Everybody loves a kid with a big singing voice (see LeAnn Rimes, Charlotte Church and Billy Gilman). But Michael Jackson and Brenda Lee aside, God help the pop-star tyke who has the misfortune of hitting puberty. That's usually around when fans lose interest (see LeAnn Rimes, Charlotte Church and Billy Gilman).
Puberty is a long way behind Susan Boyle, 48, but in a sense, she's still working the age angle. People rationalize her stunning success as a triumph of true talent over ageism and a shallow obsession with physical appearance. Her fans pat themselves on the back because they think they're so highly evolved: They love her in spite of the fact that she is, frankly, homely and middle aged. Even the notoriously hard-to-impress Simon Cowell is enthralled. But I've seen Randy Jackson dismiss prettier and better singers as being mad pitchy, dawg.
Carly Smithson, who couldn't catch a break -- nor a compliment from Simon -- during American Idol's seventh season, can sing circles around Susan. I suspect the judges dismissed her because, with her tattoo-covered arms, she wasn't pop-princess material. But if she had been downright unsexy, marketable as an anomaly, a spinster-virgin pop idol like Susan, they would have been singing her praises to next Sunday.
Think about it: Susan Boyle's success is exactly what her fans purport it not to be -- a reflection of a shallow obession with physical appearance. Only in a strange twist of fate, in this reversal of fortune, the beautiful people are being rejected for one time only. Susan is beloved largely because she's a non-looker who's pushing 50 (but doesn't look a day over 55), the ultimate underdog. And she can sing.
On the charts, Rihanna's Rated R couldn't compete with Susan's I Dreamed A Dream. Neither could Alicia Keys's The Element Of Freedom. Nor Adam Lambert's For Your Entertainment. (Next to face the Susan juggernaut: Mary J. Blige's Stronger With Each Tear. Good luck with that, Mary. I pray Susan is out of the way when Sade makes her return Feburary 8 with Soldier Of Love.)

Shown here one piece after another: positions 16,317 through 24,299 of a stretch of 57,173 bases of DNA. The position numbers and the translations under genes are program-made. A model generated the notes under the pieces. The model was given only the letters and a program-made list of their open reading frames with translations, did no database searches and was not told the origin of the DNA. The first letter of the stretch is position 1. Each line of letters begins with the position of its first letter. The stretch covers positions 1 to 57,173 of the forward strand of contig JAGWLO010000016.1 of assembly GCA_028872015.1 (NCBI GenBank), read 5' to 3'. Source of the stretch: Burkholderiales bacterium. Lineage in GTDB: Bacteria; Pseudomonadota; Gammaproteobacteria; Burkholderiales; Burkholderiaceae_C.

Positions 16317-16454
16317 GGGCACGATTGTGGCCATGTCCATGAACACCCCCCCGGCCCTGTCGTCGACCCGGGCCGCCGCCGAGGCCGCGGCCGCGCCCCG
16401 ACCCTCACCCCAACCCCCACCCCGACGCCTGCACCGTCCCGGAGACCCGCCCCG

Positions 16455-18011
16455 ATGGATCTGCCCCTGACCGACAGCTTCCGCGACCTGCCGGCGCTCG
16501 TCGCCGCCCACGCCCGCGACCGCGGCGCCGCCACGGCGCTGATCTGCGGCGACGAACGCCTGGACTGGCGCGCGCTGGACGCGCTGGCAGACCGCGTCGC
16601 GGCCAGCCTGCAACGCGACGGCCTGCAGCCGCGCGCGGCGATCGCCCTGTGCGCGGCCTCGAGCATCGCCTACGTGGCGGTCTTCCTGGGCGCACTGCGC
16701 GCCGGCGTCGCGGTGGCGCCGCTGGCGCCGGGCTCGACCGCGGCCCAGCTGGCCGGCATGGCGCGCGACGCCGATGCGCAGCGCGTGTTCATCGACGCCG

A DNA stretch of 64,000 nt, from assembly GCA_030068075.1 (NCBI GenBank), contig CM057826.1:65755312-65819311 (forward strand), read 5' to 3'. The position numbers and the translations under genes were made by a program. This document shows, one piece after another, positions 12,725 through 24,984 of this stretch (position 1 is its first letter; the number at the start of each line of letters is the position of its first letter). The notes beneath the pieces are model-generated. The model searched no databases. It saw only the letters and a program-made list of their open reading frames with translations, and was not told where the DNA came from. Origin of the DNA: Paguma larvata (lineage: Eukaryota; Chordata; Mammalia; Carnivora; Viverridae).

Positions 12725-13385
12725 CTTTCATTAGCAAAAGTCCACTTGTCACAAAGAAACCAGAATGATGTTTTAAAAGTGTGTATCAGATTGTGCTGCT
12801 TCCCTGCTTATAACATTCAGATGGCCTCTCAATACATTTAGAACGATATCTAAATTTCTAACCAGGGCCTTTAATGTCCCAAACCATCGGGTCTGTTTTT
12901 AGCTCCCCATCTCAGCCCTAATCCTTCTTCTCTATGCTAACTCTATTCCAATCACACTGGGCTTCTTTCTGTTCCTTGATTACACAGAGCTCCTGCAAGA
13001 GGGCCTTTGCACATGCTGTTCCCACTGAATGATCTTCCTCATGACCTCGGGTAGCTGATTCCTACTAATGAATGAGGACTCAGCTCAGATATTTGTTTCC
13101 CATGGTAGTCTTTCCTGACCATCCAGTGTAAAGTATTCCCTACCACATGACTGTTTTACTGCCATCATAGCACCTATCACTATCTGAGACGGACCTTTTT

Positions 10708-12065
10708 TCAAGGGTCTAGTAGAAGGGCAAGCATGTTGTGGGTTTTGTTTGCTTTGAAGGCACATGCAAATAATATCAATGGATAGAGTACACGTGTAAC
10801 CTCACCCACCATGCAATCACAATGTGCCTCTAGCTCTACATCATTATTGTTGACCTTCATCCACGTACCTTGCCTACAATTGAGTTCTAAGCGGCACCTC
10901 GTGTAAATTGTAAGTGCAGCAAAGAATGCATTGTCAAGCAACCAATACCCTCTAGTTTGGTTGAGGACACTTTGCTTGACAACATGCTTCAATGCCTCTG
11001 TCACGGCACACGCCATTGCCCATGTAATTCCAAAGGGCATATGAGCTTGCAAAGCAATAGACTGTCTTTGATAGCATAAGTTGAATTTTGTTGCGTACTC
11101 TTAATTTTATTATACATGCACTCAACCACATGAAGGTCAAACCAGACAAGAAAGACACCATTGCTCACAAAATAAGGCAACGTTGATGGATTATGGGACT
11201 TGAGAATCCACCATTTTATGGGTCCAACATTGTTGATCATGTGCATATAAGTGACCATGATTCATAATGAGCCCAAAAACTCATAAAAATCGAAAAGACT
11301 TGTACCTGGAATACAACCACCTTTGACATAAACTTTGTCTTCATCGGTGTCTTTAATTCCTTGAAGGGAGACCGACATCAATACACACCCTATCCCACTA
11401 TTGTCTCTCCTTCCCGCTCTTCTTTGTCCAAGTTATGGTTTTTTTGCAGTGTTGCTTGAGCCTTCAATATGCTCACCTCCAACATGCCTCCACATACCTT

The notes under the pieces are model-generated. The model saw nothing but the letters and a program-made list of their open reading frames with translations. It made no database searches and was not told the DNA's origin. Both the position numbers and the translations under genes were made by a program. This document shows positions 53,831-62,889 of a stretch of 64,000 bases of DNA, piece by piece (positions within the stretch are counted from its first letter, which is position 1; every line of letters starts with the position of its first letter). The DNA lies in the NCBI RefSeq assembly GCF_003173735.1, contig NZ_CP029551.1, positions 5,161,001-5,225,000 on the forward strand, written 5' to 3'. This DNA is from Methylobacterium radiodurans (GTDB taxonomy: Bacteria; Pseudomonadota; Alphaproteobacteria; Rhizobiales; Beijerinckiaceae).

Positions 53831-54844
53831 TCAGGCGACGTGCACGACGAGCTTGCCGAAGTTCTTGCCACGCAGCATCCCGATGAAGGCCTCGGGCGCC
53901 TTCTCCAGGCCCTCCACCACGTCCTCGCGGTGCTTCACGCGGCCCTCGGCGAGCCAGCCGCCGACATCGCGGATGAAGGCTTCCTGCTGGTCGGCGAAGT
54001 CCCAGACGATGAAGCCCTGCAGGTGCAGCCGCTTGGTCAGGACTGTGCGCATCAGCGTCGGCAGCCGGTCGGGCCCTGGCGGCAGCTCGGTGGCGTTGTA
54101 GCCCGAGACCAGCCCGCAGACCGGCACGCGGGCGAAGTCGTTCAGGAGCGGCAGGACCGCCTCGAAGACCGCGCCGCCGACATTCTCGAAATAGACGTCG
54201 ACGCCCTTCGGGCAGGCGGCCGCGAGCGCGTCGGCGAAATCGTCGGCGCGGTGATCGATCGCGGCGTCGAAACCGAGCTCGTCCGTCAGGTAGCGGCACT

Worldwide I Dreamed A Dream sales since its November 23 release: more than five million. It's beginning to look a lot like Christmas -- for Susan and her record labels, Syco Music (in the UK) and Columbia Records (in the U.S.), which is fitting because Dream easily could double as holiday music.
But would everyone love Susan if she were young and beautiful? If she sang the same songs (including "Amazing Grace" and "Silent Night" -- ugh!) in the same way, emphasizing technical proficiency over actual emotion, but looked like Natalie Portman (to name the most beautiful woman I can think of at the moment), would she be selling gazillions of records every week? Would she even have made it from Britain's Got Talent to YouTube, where her stardom was born?
Today while I was listening to the best of Anne Murray (pictured above, in the 1970s), I finally pinpointed Susan's problem. It was while singing along to Anne's version of "Daydream Believer" (a John Stewart composition first made popular by the Monkees in a 1967 No. 1 version and returned to the Top 20 by Anne in 1980). Anne's voice, with its trademark touch of sadness, melts like butter over a deceptively upbeat melody.
Susan covers the song on I Dreamed A Dream, and it's the musical equivalent of two miligrams of klonopin. The slow, plodding arrangement coupled with Susan's too-careful phrasing makes for a positively soporific listening experience. I've yet to make it all the way through. It's the problem with her entire album. She can't even outsing Madonna, who is hardly a world-class vocalist, on her version of Madonna's "You'll See." In fact, she seems to be impersonating Madonna, but Madonna has one thing Susan lacks (besides sex and sex appeal): vocal personality. And romantic experience, which Susan allegedly doesn't have, helps when it comes to convincingly delivering love songs.
John Lennon once praised Anne Murray's rendition of the Beatles' "You Won't See Me" as his favorite cover of a Beatles song, and I must concur. Despite the massive songwriting royalties he'll soon be collecting, I don't expect Mick Jagger will publicly be bestowing similar priase on Susan's simple, anodyne take on the Rolling Stones' lyrically complex "Wild Horses."
"That you give me no
That you give me no
That you give me no
That you give me no
So sang Andy Bell on Erasure's 1980s hit "A Little Respect." In Susan Boyle's case, my sentiment exactly.
Anne Murray "Daydream Believer"
Susan Boyle "Daydream Believer"